“I can give you names of spies, sympathisers. What the main players are like, their strengths and weaknesses, the way they think, their probable reactions. Also some of the supply depots and overseas contributors, things about the day-to-day running of the war. I don’t know much about the main plans or strategies, only what I picked up from casual conversation and social events,” Draco pauses before continuing, more than a touch of bitterness staining his voice, “My main duties were to keep out of Father’s way around the Manor and produce the next Malfoy heir.” 

There is a quiet snickering from Harry before Ron bursts into speech,

“And you expect us to believe that? That you’ve spent the war organising cocktail parties? You left school to become a Deatheater!” 

Ron’s words are thick with disgust, the youth before him symbolising everything he hates and reminding him of everything this war has cost him – friends, a brother, a carefree adolescence. He strides up to Draco, towering over him. Ron’s tall, heavily muscled stature makes Remus realise how small and light Draco actually is, how much his personality enlarges him. 

“And now just because you ask we’re supposed to give you protection? Forgive some murdering Deatheater scum? We should just toss you both back out there and let your own kind give you what you deserve.”

The urge to tear Ron’s throat out slams into Remus’s chest, viciously strong and sickening. He doesn’t realise he’s growling until Snape touches his arm lightly, murmurs,


For once it is Draco who is calm,

“The Dark Mark was given to me against my wishes, whilst I was still a minor. I had no choice in the matter – refusing would have been suicide. And though I’m sure you would have nobly declined, I’m no Gryffindor hero.”

The last word is a hundred leagues away from being a compliment. 

“And the rest of it?” Ron insists.

Draco looks up at him and thirty generations of Malfoys’ sneer down at the lower classes.

“I’ve done nothing you haven’t,” is all he says. 

Ron’s fists clench.

Enough, Ron. Sit down please.” 

From shared battles, Ron recognizes the dark edge to Remus’s voice and turns, startled to have it directed at him. The set expression on the normally placid face is highlighted by the appearance of gold flecks in Remus’ eyes. Ron takes a couple of involuntary steps backwards, bumps into the cold fireplace. 

“Albus,” Remus continues, “I think it would be foolish to disregard the advantage Draco’s intelligence can afford us.”

“You can’t give him sanctuary just like that. He’s a Deatheater!”

Remus winces at the outrage in Harry’s voice and the disappointment in his eyes - the disbelief at Remus so readily defending the bane of Harry’s schoolboy years. Past allegiance and protective instinct rage against each other before Remus catches the slight taint of fear and turns to find stormy grey eyes fixed on him. It is an easy capitulation.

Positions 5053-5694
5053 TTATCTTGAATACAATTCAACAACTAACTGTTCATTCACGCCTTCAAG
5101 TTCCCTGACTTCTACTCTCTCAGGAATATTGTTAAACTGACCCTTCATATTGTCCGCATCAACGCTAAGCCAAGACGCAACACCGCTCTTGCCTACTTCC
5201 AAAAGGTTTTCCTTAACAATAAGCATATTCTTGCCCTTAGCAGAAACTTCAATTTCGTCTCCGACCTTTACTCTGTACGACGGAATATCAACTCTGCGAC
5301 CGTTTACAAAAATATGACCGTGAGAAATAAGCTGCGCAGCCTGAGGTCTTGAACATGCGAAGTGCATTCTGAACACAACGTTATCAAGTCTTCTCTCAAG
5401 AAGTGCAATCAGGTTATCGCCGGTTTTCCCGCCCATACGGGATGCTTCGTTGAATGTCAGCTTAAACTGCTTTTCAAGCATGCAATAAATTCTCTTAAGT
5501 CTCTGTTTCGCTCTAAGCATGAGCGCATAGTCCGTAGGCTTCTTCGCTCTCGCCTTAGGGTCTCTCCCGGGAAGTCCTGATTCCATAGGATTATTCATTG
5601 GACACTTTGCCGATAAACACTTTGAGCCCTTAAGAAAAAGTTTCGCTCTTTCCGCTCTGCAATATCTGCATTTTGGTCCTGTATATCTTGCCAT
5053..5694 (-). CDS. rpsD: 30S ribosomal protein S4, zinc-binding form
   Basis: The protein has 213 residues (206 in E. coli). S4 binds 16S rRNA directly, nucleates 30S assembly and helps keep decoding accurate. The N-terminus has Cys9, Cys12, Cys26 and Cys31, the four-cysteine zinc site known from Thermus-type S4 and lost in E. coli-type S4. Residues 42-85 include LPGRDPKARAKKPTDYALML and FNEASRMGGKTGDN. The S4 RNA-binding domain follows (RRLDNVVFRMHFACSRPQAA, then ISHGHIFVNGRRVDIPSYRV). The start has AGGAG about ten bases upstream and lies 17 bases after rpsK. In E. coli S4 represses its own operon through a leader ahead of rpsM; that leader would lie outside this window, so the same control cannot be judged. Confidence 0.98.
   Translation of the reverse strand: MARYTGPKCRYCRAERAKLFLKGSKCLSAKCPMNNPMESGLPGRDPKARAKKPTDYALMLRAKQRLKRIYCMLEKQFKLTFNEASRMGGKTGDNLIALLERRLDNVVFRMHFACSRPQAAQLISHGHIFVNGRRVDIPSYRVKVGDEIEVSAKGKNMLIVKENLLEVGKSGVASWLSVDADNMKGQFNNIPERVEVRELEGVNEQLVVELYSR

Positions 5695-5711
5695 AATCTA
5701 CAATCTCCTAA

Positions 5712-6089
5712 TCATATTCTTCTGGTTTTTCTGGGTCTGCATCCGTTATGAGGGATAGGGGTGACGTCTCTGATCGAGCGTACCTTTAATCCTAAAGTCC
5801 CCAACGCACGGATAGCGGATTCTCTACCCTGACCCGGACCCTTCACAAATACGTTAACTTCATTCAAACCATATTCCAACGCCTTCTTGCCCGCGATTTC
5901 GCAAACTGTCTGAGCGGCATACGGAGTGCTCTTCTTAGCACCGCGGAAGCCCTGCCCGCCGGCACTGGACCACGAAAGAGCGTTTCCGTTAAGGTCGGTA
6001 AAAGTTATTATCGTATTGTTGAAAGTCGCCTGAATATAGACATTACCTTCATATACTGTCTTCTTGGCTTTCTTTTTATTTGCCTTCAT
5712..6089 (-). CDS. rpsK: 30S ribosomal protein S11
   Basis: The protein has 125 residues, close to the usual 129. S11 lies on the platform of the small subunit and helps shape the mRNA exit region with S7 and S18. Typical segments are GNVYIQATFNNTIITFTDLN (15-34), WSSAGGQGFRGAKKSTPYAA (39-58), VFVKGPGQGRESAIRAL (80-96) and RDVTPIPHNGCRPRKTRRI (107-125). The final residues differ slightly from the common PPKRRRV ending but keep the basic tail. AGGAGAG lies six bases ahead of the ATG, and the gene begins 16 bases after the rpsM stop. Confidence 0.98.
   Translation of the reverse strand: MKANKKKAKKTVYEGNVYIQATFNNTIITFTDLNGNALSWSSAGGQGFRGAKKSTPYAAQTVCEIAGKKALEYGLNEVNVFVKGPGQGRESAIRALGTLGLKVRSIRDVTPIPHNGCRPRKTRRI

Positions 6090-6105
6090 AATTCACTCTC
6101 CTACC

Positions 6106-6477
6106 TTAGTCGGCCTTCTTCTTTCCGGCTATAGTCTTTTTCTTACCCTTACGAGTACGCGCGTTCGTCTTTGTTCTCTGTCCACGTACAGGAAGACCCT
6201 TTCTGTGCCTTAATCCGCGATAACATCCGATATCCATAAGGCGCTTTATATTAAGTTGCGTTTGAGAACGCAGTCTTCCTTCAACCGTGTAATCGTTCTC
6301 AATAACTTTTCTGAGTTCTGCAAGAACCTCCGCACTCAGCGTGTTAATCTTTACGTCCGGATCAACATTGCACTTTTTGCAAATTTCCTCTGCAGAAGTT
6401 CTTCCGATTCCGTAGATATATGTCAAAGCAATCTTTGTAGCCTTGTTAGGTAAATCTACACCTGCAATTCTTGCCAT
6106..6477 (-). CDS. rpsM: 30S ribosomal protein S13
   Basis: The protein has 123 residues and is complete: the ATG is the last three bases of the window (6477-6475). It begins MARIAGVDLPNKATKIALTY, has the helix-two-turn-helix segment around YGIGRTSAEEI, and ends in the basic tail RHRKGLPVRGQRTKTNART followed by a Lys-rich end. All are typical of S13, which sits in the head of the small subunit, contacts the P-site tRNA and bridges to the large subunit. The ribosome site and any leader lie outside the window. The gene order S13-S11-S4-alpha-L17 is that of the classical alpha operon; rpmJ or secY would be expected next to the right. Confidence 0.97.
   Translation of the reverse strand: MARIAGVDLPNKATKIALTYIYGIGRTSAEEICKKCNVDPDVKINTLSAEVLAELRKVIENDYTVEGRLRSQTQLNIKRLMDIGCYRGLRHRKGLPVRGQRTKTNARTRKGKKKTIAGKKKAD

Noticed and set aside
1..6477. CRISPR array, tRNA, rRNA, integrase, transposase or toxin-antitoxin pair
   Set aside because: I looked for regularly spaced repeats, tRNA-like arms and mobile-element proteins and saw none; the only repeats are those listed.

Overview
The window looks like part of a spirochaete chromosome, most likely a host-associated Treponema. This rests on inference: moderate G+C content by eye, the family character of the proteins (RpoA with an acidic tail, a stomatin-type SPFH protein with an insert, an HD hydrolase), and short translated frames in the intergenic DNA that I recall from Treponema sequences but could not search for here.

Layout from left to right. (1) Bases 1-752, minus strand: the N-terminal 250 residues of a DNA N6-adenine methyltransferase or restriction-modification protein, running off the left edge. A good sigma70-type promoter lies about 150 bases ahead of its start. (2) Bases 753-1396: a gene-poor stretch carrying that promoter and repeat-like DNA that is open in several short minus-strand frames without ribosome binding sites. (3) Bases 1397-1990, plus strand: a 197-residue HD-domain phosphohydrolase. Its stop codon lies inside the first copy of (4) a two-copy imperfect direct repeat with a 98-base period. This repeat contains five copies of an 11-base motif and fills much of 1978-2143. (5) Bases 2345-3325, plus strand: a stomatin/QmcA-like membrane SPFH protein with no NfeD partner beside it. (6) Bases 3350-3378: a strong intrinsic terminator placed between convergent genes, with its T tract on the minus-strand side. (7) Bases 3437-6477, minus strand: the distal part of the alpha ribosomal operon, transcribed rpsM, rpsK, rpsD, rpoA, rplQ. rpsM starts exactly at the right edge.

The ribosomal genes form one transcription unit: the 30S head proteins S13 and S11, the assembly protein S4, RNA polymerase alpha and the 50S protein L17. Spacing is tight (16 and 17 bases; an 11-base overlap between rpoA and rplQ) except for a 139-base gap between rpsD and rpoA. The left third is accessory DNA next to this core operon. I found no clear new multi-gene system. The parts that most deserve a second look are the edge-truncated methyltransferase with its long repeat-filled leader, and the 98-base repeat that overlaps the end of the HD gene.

“And so was I, Mister Potter,” Snape’s voice is pure ice beside him, “Are you saying I have not proved myself?”

The conversation degenerates from there. 

Eventually Dumbledore calls a halt. The Malfoys are to be given asylum. Draco will be granted amnesty and interrogated under Veritaserum. He and Gervaise will live under house arrest at Hogwarts afterwards, until such a time as is left unspecified.

In truth, it is more than Draco expected, although the only thing he is truly grateful for is that they won’t separate him from his son. He smiles his thanks at Snape as he is escorted from the room, but the look he directs at Remus evokes white blooms, wet skin and never-uttered promises.

Draco is sleeping when Remus comes to take him away. 

Curled up around Gervaise, the pain and fatigue of the past month show in the smudges beneath his eyes and the pallor of his too-thin face. He looks older than he is, and it is difficult for Remus to remember Draco is barely twenty, little more than a child really. He looks wary and hard, even in slumber. But he is old enough to have his own child. Old enough to have done many things.

Remus folds himself quietly into the chair beside the bed and watches. Watches and thinks. 

Firstly he thinks of time and how it is measured in cycles, but weighed by quality.

Then he thinks of survival and of sacrifice. 

Finally, he thinks of fathers and sons, and of how well each might know the other.

Gervaise wakes, unfocused gaze disturbing when paired with the usually penetrating Malfoy eyes. Even at the baby’s minute motions Draco stirs into consciousness, moans sleepily and burrows his face into the pillow. The nape of his neck gleams palely, shorn of the long locks that made him a lesser copy of Lucius. The nakedness of that length sinks into Remus’s groin. He reaches out, strokes. Draco turns his head and smiles, that sugared smile Remus remembers so well. Matched with the unguarded look in grey eyes, for the first time Remus truly recognises the expression of desire.

“They’ve finally finished with you,” Remus says, “I’m here to take you to new quarters.”

“Our new quarters?” there is a second, more subtle question underlying the words.

Bright petals unfurl in the pit of Remus’ stomach, doubts and reservations veiled in their shade.

“Yes,” he replies, “Our new quarters.”